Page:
This week we welcome guest blogger Loretta Hoffman (wife of UCT CEO, Joe Hoffman) as she prepares for Pelotonia this weekend…
This Saturday, August 10, Joe and I will be riding in Pelotonia, a bike tour to raise money for the James Cancer Institute here in Columbus. We are doing the 100 mile route and with stops for food and water, it will take us around eight hours.
There are two great truths in bicycling long distances. The first is there is a lot of time to think on a bike. Sometimes hours and hours. There’s no music and conversation is difficult. It’s you, the scenery, and that itty-bitty bit of saggy cotton sock wadded beneath the toes of your right foot. That brings up the second great truth of long distance bike riding. Clothing-wise, snug is good and flapping and bunching is bad. Very very bad.
So when we push off to begin our ride, Joe and I and, I bet, virtually all the other longer distance riders will be wearing those oh-so-unflattering bike shorts. They look like black girdles with padding. But the padding is strategic and there are no seams or folds where you would not want seams or folds. Our jerseys, while not quite the engineering marvel of bike shorts, will nicely wick moisture, are form fitting enough to not flap in the wind, and have spiffy pockets out of the way on the back. And Joe and I will have on our favorite bike socks, smooth and snug and staying in place until we happily peel them off at the end of the day.
With no clothing problems to “Princess and the Pea” about, we will be able to pay attention to what is important. Pelotonia’s 7,000 riders will form a kind of rolling town with a cross section of older and younger people, those serious about the bicycling and those who just pulled their Huffys out of the garage last month. And if it’s like prior years, in that rolling town will be women wearing scarves underneath their helmets, their hair and eyebrows gone from chemo. There might again be a very slender man in long pants, long sleeves and a turtleneck working his way up a hill, very slowly but very steadily. There will be lots of handwritten signs pinned to riders’ jerseys in honor of people gone or still fighting. But, hopefully like prior years, there will also be many, many riders with “Survivor” on their name tags powering up hills. There is a foundation of remembrance on Pelotonia but also a powerful feeling of camaraderie, hope and joy. And that is worth noticing and thinking about as the miles go by.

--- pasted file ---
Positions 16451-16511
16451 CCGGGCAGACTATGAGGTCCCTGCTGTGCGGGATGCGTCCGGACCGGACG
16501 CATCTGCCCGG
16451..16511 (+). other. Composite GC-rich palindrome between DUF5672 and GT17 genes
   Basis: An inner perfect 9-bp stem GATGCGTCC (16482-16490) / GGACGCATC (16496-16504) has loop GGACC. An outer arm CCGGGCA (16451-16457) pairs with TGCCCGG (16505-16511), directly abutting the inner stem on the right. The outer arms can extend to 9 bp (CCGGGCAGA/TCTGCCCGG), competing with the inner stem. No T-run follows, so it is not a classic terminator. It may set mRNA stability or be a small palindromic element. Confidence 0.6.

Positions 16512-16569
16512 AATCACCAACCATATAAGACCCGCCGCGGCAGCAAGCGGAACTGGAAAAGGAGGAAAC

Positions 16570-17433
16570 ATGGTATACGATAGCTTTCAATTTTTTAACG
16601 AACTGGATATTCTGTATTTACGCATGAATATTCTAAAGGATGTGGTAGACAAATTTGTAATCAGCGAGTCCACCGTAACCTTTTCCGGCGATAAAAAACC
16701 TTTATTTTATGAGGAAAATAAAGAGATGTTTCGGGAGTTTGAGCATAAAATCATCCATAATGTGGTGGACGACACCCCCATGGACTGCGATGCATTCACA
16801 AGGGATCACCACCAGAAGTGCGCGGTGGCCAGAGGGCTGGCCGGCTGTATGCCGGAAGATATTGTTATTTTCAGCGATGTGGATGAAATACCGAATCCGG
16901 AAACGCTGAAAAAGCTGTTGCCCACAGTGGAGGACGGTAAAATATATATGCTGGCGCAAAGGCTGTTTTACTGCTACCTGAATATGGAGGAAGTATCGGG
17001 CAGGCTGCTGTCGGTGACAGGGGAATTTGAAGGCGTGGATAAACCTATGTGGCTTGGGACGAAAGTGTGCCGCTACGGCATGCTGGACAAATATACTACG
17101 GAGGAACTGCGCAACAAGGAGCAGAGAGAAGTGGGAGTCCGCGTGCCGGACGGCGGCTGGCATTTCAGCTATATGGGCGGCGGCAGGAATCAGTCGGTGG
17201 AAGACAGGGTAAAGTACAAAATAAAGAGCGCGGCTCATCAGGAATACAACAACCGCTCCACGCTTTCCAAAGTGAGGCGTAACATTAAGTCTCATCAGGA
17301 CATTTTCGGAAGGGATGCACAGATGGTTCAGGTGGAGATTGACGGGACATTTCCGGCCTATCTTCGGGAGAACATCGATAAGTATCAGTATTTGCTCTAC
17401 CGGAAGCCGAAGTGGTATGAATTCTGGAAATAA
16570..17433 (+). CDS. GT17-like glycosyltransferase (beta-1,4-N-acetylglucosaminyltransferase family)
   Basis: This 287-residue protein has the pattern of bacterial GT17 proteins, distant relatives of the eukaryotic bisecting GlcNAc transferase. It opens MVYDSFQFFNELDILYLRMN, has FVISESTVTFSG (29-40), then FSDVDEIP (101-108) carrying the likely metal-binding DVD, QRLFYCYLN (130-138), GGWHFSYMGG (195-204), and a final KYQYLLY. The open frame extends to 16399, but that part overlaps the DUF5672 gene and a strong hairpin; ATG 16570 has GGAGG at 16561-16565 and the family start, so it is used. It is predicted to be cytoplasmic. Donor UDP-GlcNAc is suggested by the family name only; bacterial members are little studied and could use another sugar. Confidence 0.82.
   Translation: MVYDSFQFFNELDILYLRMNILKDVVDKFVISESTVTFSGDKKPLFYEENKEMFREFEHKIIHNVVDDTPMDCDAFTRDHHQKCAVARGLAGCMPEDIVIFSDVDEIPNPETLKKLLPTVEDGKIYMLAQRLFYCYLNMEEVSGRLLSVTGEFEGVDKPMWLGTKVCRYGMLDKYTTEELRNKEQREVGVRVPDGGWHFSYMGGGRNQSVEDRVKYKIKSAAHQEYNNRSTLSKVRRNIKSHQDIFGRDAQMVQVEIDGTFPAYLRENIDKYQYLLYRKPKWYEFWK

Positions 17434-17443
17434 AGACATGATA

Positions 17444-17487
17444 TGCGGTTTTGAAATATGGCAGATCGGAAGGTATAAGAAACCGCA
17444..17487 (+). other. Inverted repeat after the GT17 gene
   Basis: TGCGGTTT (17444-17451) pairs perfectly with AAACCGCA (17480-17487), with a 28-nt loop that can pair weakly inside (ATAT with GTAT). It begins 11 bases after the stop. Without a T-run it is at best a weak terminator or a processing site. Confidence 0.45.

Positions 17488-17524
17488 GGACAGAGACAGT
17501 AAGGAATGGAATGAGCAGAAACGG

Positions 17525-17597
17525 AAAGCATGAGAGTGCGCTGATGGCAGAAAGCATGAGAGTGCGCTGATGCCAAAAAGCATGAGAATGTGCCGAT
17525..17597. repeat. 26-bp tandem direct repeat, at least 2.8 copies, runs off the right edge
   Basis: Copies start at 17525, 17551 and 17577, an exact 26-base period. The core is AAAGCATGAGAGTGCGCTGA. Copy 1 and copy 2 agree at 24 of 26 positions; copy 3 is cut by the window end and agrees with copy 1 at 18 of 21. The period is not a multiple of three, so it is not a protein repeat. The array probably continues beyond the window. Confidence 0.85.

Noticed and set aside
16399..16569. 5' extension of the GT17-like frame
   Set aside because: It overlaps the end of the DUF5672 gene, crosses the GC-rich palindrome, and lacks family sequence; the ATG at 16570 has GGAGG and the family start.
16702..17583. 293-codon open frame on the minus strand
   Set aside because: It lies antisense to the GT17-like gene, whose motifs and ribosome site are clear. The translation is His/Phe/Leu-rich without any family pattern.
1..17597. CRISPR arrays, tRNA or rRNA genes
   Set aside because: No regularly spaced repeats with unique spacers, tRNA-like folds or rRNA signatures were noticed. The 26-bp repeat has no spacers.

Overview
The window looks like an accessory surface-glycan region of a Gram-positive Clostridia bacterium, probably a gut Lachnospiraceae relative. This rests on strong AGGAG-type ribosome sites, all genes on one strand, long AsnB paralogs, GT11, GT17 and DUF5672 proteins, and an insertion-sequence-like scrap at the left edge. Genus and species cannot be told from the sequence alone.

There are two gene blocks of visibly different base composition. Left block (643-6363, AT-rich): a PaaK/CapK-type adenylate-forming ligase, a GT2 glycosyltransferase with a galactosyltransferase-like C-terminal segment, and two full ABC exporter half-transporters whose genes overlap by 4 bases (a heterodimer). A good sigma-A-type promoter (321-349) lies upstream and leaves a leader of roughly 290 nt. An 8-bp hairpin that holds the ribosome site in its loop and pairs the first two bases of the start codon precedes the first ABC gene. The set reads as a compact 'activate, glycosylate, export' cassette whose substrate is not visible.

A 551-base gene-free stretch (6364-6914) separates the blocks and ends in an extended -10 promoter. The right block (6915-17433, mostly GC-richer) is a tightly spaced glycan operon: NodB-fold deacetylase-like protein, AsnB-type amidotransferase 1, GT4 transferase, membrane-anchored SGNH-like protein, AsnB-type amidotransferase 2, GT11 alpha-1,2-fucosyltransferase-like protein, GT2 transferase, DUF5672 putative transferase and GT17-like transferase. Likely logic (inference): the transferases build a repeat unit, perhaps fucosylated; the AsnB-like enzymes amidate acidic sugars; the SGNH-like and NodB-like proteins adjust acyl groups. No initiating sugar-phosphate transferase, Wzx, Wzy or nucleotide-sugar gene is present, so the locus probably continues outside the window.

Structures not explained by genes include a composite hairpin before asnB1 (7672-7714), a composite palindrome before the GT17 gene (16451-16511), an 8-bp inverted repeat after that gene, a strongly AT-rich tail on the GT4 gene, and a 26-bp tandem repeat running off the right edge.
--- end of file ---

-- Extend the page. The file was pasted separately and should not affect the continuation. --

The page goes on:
A sincere thank you to everyone at UCT for their support. You made a huge difference in our ride. Please pray for a strong wind out of the south when we are heading north, a strong wind out of the west when we are heading east, temperatures in the low 70‘s and overcast skies. And really good pie served at the buffet at the end of the ride. A la mode.